But we do have value. And when people refuse to recognize that value and instead treat us as lesser beings who need someone else to watch over us because we can’t do it ourselves, we get upset. Just like normal people.

      You were right about one thing though: Lisa’s an excellent baker and has enabled me to eat SO MANY CARBS.

  • Adam H February 28, 2014 at 3:45 am

    Mr. Burke may not have gone about this in the best way, but you can’t deny that obesity is strongly correlated with heart disease, diabetes, and other illnesses. Yes of course, you should still get health coverage, but losing the weight should still be encouraged.

    • kaz February 28, 2014 at 10:38 pm

      I disagree. I think being active and eating a healthy, varied diet should be encouraged, not weight loss for weight loss’s sake.

      My company has a wellness program that gives points for weight loss program participation, but also has plenty of other options for point-earning such that weight loss is not required to get the insurance discount. Simply being active (through an activity tracker) counts, as does attending in person or virtual seminars on all manner of health issues.

      There are other, way more accurate definitions of “health” than just a person’s BMI, so why the focus on that? (Spoiler alert: because by making weight a moral issue, people like Burke enjoy the moral high ground they may or may not have achieved through any fucking effort of their own.)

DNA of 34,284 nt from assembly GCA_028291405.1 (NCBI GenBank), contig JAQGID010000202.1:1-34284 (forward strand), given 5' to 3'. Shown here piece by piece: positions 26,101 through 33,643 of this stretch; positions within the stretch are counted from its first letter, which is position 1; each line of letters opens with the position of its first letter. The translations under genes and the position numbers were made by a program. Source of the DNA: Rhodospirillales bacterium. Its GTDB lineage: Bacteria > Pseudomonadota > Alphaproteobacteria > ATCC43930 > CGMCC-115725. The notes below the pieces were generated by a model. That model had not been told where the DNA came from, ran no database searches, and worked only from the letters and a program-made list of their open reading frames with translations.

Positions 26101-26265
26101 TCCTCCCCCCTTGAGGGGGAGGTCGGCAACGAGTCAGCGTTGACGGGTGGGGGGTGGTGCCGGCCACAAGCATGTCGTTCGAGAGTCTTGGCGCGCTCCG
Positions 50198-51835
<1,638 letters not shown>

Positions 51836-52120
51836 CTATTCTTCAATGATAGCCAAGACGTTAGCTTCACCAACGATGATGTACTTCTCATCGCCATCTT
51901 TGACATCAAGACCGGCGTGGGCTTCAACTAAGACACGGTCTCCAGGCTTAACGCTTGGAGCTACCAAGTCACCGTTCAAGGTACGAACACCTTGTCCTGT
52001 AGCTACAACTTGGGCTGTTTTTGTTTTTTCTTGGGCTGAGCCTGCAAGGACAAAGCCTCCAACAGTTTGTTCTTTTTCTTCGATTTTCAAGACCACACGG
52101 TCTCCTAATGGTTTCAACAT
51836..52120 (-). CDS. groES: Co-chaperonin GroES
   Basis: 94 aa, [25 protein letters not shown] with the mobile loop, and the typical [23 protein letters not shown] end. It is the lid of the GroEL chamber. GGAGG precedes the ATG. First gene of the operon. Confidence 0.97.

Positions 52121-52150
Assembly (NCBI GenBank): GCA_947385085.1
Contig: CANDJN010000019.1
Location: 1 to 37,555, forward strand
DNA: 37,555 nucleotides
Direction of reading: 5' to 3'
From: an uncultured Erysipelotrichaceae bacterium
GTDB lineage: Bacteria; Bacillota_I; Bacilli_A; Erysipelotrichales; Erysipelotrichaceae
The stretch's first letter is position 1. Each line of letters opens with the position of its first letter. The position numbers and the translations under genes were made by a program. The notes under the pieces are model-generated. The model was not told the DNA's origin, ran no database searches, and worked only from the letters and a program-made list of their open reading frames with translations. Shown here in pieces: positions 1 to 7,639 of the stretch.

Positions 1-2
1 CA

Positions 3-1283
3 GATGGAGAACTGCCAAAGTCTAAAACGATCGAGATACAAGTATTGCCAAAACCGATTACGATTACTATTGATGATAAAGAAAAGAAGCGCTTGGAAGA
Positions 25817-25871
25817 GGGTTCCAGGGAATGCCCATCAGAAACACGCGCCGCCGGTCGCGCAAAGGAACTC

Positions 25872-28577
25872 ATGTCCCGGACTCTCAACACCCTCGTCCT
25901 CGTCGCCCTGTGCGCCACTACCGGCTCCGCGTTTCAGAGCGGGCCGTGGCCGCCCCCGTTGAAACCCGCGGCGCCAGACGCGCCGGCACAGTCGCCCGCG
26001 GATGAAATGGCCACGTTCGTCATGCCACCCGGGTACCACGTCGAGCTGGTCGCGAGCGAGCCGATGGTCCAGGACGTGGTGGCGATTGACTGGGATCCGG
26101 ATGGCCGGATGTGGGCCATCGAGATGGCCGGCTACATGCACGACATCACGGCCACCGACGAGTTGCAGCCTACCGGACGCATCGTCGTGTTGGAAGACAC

I say this as someone who doesn’t have to make a lick of effort to stay within the acceptable BMI range. The difference between me obsessively calorie counting and exercising every day and me doing nothing and eating cake is about 10 lbs. I was born this way and didn’t do a thing to earn it.

      This winter, while I’ve been off the bike for 3 months due to the cold and snow, Lisa’s been out there bike commuting to work almost every day because she is a Supreme Badass. Who’s healthier right now?

  • Steven Vance February 28, 2014 at 5:55 pm

    I was there, too, sitting next to Lizzie. I got some weird vibes from John Burke. I took a lot of notes and I recorded it (the Executive Club may post the video on their website soon), so if you have some specific questions…

    The guy is a total dudebro and speaks with a misogynist tone. He couldn’t stop talking about how cool all of his male employees are, to give on example.

  • Steven Vance February 28, 2014 at 10:52 pm

    The Trek eight-part wellness plan is such, from my notes:
    1. 100% of employees have to participate in the health risk assessment (this is what employees are required to do to earn health insurance, not enroll in a weight loss plan).
    2. Built an on-site clinic.
    3. Opened an on-site fitness center.
    4. Changed food in the café.
    5. Started a “Biggest Loser”-type program.
    6. Brought in a doctor to meet each month, personally, with the least healthy employees (16 right now).
    7. Banning tobacco from the site.
    8. I’m not sure if this is a point, but this is how I wrote it down in my notes: “If you don’t care about your health, I’m not going to pay for it.”